Goals

Overview

This series aims to create a collection of excellent books that document the exciting publicly engaged projects in which artists and humanities scholars, especially in college and university settings, are working with community partners and cultural institutions to produce new knowledge while also contributing to the public good. Series books describe various forms of the humanities in practice and help illuminate how a project or projects challenge and potentially expand both public and academic audiences’ assumptions about the humanities. Books in the series address this issue very directly—reflecting on what “the humanities” does and could mean for the twenty-first century and returning to this question at appropriate moments throughout the text. The tension between academic and public humanities offers one powerful lens through which to examine publicly engaged projects. Below, we outline objectives for our series and offer advice to authors interested in submitting proposals. We look forward to learning more about the many exciting projects underway.

Goals for the Series

  • Share projects that demonstrate innovative expressions of the humanities in public life or show the impact of the humanities within communities.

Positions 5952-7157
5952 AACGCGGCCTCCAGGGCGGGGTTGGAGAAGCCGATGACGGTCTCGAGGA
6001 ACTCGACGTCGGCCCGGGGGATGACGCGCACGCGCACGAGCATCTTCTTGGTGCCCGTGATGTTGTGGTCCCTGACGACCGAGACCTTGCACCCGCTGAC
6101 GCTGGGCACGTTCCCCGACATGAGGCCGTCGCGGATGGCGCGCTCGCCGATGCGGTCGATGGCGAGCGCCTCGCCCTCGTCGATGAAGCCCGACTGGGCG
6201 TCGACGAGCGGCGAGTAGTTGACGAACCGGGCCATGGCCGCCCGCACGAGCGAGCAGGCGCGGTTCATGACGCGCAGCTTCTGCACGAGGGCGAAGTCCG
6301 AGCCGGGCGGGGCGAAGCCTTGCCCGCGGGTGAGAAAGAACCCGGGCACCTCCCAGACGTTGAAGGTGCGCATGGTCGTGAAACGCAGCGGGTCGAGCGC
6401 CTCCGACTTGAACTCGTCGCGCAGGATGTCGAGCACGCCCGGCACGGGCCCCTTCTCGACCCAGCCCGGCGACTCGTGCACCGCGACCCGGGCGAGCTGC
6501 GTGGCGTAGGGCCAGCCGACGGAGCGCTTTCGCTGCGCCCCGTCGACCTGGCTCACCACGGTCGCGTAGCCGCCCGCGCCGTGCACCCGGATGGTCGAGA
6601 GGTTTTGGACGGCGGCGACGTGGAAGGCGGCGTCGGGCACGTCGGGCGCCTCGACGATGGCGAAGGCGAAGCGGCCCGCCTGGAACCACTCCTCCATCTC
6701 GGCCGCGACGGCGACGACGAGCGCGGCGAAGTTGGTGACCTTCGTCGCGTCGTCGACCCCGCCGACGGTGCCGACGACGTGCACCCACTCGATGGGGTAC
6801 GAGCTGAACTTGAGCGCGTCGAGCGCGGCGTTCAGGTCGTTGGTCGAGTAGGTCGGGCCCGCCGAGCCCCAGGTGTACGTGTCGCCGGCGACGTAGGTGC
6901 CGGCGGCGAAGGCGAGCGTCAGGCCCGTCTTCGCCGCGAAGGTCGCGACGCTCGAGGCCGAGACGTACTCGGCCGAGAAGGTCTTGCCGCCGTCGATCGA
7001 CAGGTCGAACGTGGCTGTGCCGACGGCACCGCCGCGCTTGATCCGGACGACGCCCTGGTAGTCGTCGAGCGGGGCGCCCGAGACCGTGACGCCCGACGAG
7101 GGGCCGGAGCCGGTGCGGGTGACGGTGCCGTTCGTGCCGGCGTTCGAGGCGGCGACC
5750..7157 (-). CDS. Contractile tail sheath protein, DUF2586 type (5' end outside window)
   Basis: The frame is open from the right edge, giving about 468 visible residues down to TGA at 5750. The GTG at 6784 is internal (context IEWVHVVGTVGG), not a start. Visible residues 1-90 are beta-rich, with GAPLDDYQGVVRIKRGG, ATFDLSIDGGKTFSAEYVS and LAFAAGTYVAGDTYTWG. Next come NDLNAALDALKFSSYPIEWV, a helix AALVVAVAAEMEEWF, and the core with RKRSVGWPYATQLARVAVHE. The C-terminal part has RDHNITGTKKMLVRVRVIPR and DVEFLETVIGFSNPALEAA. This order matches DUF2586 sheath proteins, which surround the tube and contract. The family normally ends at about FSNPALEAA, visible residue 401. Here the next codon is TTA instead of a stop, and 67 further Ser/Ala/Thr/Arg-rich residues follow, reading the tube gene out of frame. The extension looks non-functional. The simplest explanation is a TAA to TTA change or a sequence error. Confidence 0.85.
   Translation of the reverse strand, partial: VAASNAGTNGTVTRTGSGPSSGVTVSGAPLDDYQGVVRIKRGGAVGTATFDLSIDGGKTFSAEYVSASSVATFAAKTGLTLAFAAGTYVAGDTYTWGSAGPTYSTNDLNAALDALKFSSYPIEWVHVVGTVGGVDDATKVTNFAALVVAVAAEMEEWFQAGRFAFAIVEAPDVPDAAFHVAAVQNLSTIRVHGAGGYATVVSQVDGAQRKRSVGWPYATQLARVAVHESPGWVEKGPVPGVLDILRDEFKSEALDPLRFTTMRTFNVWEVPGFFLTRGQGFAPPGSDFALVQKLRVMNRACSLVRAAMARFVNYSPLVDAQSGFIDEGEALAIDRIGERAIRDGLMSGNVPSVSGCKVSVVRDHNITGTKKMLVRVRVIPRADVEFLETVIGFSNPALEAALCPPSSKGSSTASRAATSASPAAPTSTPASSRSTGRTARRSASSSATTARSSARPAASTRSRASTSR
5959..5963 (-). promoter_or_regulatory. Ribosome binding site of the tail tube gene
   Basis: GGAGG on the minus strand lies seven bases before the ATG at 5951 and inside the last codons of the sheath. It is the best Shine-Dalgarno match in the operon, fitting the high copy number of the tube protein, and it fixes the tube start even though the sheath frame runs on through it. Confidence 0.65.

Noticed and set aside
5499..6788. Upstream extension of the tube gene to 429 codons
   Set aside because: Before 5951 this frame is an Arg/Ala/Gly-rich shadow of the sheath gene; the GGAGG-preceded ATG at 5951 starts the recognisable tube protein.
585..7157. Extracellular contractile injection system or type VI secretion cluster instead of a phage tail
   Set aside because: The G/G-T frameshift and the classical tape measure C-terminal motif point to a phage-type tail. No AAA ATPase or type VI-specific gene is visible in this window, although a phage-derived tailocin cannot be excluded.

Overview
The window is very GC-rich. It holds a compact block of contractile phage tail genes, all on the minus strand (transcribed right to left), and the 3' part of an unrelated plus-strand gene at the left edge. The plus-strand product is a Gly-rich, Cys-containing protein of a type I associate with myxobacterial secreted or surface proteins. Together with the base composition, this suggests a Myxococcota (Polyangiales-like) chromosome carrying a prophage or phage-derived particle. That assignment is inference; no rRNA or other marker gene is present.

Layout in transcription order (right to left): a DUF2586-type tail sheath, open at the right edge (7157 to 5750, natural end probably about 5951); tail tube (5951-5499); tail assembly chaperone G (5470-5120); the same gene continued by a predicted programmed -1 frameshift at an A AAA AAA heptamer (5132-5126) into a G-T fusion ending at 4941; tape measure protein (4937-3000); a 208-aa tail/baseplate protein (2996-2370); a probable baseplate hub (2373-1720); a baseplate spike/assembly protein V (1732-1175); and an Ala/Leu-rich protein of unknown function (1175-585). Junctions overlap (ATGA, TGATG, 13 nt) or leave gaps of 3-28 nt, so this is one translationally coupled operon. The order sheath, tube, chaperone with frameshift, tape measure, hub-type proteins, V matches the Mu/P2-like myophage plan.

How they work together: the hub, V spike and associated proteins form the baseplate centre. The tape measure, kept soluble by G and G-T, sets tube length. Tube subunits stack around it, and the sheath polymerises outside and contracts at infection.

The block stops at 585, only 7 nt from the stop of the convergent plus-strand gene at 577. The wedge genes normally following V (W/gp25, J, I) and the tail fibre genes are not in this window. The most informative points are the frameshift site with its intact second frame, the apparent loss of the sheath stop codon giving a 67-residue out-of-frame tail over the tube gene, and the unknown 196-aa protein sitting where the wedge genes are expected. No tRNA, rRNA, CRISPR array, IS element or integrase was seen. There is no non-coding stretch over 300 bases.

• Advance thinking about ways that publicly-engaged projects are influencing humanities disciplines, scholarship, and practices.
  • Present a range of reflective and/or theoretical frames that can contextualize publicly engaged projects—moving from documentation to “big picture” reflection on and analysis of engaged projects and their implications for the humanities.
  • Provide full, complex, unfolding accounts of public humanities initiatives in order to describe the many dimensions of public scholarship.
  • Offer thoughtful assessments of engaged projects that can help establish best practices for collaboration; develop measures for evaluating the impact of such work; and assist students, practitioners, and other colleagues who are developing their own publicly engaged research and teaching projects.

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